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The Grand County Treasurer is an elected official who must be a qualified elector of the state of Colorado and a Grand County resident for at least one year before being elected. The Grand County Board of County Commissioners appropriates the treasurer's office budget.
All treasurer's office activities are specifically mandated by the Colorado Constitution and state statutes.
Collect all real and personal property taxes for the county, the school districts, all towns and more than 100 special districts that operate in the county. The treasurer is not responsible for calculating or determining the amount of taxes due. The assessor is responsible for determining the property value. The state legislature establishes the assessment rate, and the county commissioners, school boards and the boards of directors of the special districts set the tax rate (mill levy) for their district.
Account for and disburse all property taxes. More than 70% of the property taxes collected by the Grand County Treasurer are disbursed to the school districts and the special districts. The Treasurer disburses taxes monthly to each of the taxing authorities but does not disburse funds allocated for county use. The Grand County Commissioners are responsible for disbursing these funds through warrants.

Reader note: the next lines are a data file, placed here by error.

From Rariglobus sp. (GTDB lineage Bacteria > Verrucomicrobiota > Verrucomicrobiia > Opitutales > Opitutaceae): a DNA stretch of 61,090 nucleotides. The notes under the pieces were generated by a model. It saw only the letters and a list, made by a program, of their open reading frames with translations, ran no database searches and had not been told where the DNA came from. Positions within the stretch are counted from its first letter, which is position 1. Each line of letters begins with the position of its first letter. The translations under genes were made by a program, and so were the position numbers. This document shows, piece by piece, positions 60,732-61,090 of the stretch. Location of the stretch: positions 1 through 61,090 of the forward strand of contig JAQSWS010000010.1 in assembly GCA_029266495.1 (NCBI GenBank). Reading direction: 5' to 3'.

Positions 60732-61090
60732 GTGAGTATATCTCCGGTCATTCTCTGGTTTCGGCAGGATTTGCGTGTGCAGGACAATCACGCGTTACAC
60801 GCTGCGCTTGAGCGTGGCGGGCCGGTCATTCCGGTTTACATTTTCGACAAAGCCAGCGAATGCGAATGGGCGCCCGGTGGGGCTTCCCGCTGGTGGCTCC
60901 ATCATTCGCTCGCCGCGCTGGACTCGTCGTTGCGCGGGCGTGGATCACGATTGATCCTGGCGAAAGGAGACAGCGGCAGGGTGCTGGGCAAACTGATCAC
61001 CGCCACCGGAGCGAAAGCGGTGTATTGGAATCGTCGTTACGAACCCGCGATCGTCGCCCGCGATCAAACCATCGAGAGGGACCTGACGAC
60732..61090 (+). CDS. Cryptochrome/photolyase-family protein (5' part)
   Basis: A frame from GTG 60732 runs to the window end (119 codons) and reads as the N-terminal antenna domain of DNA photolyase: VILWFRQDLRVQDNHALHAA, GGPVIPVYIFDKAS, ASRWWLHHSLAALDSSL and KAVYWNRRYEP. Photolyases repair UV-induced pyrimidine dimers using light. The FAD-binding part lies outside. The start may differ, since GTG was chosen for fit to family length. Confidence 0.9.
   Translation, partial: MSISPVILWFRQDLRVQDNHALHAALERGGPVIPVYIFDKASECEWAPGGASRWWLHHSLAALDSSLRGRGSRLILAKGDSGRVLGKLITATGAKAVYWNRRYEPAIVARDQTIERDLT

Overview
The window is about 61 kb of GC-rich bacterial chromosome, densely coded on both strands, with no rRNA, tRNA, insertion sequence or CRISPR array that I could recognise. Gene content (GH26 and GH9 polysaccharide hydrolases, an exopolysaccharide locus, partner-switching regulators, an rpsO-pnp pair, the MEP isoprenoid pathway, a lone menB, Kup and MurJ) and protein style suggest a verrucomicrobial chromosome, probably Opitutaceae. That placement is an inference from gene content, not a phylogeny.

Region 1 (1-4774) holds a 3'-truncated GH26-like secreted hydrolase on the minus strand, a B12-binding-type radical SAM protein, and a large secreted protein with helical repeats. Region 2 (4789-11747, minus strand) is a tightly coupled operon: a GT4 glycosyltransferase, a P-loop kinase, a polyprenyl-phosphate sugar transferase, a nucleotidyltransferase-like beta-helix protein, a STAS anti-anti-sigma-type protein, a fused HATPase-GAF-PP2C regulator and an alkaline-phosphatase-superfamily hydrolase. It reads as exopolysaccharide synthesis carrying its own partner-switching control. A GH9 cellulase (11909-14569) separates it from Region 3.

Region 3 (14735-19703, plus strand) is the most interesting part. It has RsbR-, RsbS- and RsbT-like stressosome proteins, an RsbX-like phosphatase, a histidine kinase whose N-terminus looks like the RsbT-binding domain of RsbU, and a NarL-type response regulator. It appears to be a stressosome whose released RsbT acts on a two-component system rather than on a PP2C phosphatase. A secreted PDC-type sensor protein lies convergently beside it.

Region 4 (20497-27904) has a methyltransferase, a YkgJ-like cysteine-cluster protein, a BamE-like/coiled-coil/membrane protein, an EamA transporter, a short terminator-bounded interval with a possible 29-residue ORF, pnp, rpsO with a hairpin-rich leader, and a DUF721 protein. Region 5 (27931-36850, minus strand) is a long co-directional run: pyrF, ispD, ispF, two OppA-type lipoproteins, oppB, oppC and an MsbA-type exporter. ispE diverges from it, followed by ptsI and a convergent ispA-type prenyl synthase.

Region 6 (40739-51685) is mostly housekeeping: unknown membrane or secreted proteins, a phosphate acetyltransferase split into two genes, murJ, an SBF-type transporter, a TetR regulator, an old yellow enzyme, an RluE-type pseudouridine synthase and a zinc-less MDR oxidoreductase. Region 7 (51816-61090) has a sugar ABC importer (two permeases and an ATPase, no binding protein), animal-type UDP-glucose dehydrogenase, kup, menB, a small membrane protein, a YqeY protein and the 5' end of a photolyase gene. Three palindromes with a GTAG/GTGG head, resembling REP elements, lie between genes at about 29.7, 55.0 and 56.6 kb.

Invest County funds until the money is needed to pay obligations.
The Treasurer is not responsible for sales tax assessed in the county. The state department of revenue collects all county sales tax.
The Grand County Treasurer serves as the banker for the county and is responsible for receiving and depositing all county revenues, including property taxes. The treasurer is also responsible for investing and safeguarding these funds per state statute until they are disbursed for county expenditures and purchases.
The treasurer invests certain county funds until they are needed to pay obligations. The general guidelines for selecting investments involve safety, liquidity and earnings. To assure safety, the county has adopted investment restrictions and procedures, which are more conservative and stringent than state statutes require. Deposits held in banks are collateralized in excess of FDIC insurance levels.
The county maintains liquidity by investing primarily in bonds issued by the U.S. Treasury and other federal agencies. The county's portfolio is highly liquid and the emphasis is placed on accurately planning to match expenditures.
Given the restrictions of safety and liquidity, the county maximizes earnings through sophisticated institution investing techniques and minimizes the costs of banking and safekeeping.
Last Updated: 10/2019